A Place of Safety. Establishing a safe space for learning may involve practical actions such as a workable institutional safety plan, financial assistance for shelter/transportation, counseling, child care, access to legal services, flexible entrance requirements and time frames, and a safety audit of the physical environment (Elliott and Williams 1995). Attention to psychological and emotional safety may include avoiding diagnostic, classificatory testing; creating ground rules as a group; creating a culture of collaboration by stressing full participation from each member, which helps equalize power differentials within the group; allowing the choice of opting out of any activity; creating a setting of beauty and comfort to feed the senses and foster a sense of worth; and enabling learners to take ownership of the space (Horsman 2000a; Rosenwasser 2000). Morrish (2002) conveys the importance of the safe space: "When the door was locked and the phones turned off and the fear of being interrupted was eliminated, when the collective act of self-care was given top priority and the rest of the world was sent a clear message that this was our time and space, that was when we felt a sense of well being. And that was when trust was built" (p. 17). 

Telling One's Story. Narrative or story telling is a fundamental vehicle for meaning making in adult education as well as a therapeutic technique. Guidelines for the use of narrative include honoring learners' silences as well as their words, bearing witness by being a caring listener, balancing expressions of pain with those of joy and humor, and offering content and activities that allow learners to share as much or as little information about themselves as they choose (Horsman 2000a; Isserlis 2001). As Rosenwasser (2000) found, attention and appreciation to story sharing are positive contradictions to the destructive societal messages trauma victims receive. Narrative techniques often include journal writing; Horsman (2000b) gives the example of a gratitude journal as a way for learners to identify and derive strength from something positive rather than focusing only on pain. Story telling may also take nonverbal form: Lykes et al. (1999) describe a participatory action research project in which Guatemalan women sought to document their experiences of wartime violence in photographs. Other methods for narrative expression include talking circles (Horsman 2000b), art (Morrish 2002), and poetry, song, and ritual (Rosenwasser 2000).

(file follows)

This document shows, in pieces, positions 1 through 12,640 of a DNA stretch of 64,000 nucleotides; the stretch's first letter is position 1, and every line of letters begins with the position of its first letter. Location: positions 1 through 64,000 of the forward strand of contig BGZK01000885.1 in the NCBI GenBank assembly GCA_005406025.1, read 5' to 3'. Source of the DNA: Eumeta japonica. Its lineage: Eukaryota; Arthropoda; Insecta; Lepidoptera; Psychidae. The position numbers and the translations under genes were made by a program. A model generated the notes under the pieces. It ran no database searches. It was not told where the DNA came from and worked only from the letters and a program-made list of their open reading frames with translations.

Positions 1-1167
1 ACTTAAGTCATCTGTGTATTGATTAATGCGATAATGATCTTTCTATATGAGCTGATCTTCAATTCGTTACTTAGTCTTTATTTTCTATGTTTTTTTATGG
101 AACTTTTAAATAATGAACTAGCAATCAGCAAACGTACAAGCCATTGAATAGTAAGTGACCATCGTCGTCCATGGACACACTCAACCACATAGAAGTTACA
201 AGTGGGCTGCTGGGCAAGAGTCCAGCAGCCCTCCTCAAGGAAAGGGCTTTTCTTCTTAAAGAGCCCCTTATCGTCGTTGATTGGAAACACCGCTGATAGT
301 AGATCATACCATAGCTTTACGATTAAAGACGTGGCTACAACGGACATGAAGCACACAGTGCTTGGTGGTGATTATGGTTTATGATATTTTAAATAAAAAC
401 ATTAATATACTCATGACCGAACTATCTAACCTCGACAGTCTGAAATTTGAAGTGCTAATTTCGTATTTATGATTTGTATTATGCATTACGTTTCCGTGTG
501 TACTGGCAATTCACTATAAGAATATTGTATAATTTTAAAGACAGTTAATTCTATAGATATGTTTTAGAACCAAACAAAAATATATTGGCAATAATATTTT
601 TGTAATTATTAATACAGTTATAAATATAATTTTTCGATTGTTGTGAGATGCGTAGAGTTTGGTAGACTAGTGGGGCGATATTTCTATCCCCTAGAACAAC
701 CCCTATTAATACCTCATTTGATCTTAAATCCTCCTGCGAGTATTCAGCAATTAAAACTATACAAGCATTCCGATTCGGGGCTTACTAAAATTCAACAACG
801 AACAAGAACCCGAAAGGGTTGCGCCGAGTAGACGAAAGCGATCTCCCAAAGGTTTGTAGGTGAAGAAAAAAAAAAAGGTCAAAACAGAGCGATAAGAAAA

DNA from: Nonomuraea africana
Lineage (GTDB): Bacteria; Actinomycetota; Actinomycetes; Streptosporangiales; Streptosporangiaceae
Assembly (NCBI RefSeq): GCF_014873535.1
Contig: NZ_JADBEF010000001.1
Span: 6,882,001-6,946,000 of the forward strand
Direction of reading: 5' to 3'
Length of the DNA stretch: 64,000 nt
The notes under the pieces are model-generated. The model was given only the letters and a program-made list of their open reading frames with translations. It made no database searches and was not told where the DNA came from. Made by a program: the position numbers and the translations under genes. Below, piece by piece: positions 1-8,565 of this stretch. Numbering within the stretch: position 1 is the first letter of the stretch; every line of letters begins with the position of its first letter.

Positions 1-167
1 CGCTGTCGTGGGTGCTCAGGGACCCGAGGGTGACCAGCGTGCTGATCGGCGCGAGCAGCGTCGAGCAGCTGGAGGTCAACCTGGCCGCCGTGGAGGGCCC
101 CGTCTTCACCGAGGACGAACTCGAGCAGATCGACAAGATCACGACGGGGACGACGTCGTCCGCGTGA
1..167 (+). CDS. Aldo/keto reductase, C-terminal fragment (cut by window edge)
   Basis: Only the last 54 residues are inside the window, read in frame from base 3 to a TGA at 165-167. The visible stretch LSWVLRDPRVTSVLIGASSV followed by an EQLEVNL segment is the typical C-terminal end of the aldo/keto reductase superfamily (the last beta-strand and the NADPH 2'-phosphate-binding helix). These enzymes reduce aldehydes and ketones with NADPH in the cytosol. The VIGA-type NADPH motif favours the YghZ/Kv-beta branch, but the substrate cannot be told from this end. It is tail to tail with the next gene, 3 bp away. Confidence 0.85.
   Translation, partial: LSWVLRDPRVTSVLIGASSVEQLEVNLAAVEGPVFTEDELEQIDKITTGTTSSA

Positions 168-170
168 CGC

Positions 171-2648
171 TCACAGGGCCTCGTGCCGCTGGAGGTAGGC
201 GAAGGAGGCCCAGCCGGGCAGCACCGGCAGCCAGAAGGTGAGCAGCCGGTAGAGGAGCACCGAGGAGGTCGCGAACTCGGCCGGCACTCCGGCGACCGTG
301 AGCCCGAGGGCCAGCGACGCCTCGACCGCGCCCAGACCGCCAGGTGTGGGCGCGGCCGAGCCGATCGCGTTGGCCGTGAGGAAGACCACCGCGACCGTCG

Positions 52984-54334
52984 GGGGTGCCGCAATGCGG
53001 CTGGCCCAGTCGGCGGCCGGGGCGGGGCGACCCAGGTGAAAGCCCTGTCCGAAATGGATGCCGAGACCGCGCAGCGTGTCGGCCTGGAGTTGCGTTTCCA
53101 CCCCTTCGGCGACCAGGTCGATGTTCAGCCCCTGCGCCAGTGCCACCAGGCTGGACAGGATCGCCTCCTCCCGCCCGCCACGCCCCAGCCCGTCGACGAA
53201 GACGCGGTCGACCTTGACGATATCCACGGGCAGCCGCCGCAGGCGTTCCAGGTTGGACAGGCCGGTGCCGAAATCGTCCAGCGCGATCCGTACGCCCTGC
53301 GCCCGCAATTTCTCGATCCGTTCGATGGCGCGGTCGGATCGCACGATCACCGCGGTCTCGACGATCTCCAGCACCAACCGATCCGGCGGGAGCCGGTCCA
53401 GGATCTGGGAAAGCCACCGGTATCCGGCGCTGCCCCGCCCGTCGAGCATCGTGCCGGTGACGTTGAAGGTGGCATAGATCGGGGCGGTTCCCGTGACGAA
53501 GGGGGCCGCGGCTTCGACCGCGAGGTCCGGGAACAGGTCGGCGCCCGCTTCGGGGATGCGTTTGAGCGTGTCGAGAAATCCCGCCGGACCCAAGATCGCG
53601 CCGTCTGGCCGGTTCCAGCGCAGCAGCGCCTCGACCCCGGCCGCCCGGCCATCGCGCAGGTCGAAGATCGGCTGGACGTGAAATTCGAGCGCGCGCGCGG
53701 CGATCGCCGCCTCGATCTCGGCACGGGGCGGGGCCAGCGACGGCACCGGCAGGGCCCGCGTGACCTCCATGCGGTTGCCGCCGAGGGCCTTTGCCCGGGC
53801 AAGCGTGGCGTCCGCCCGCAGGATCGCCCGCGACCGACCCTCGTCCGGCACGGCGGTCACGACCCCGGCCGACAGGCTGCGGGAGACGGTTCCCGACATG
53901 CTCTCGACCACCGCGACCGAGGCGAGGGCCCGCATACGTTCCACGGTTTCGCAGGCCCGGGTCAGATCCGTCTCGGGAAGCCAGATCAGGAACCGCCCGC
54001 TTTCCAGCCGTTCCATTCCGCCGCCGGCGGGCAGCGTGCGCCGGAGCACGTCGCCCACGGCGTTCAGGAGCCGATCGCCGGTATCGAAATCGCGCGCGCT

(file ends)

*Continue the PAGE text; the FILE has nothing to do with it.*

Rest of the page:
Collaboration and Referral. It is essential that educators have knowledge of reporting requirements and other related laws including immigration laws, awareness of health issues and their impact, and a system of collaborative partners including counselors, the justice system, media, clergy, government, social service, shelters, and health care so that learners have access to critical services (Isserlis 2001). In addition to social and health services, other ways collaborative partners may assist include providing workshops on community resources, self-care, or stress management techniques (Horsman 2000b; Isserlis 2001). For example, the Women, Violence and Adult Education project (Morrish 2002) offered wellness-focused courses on mindfulness, creative writing, and collage, facilitated in turn by a therapist, a high school student, and an artist. 

A family literacy center in Missouri received a grant to employ a social worker who provided small-group and individual counseling (Merritt, Spencer, and Withers 2002). The counselor used an empowerment approach that included accepting the client's definition of the problem, identifying and building upon existing strengths, teaching specific empowering skills, and providing mediation and advocacy to mobilize the community resources needed in a state of crisis. The counselor also participated in weekly staff meetings to provide adult educators with insight into family dynamics, confidentiality, and ways to address stressful situations.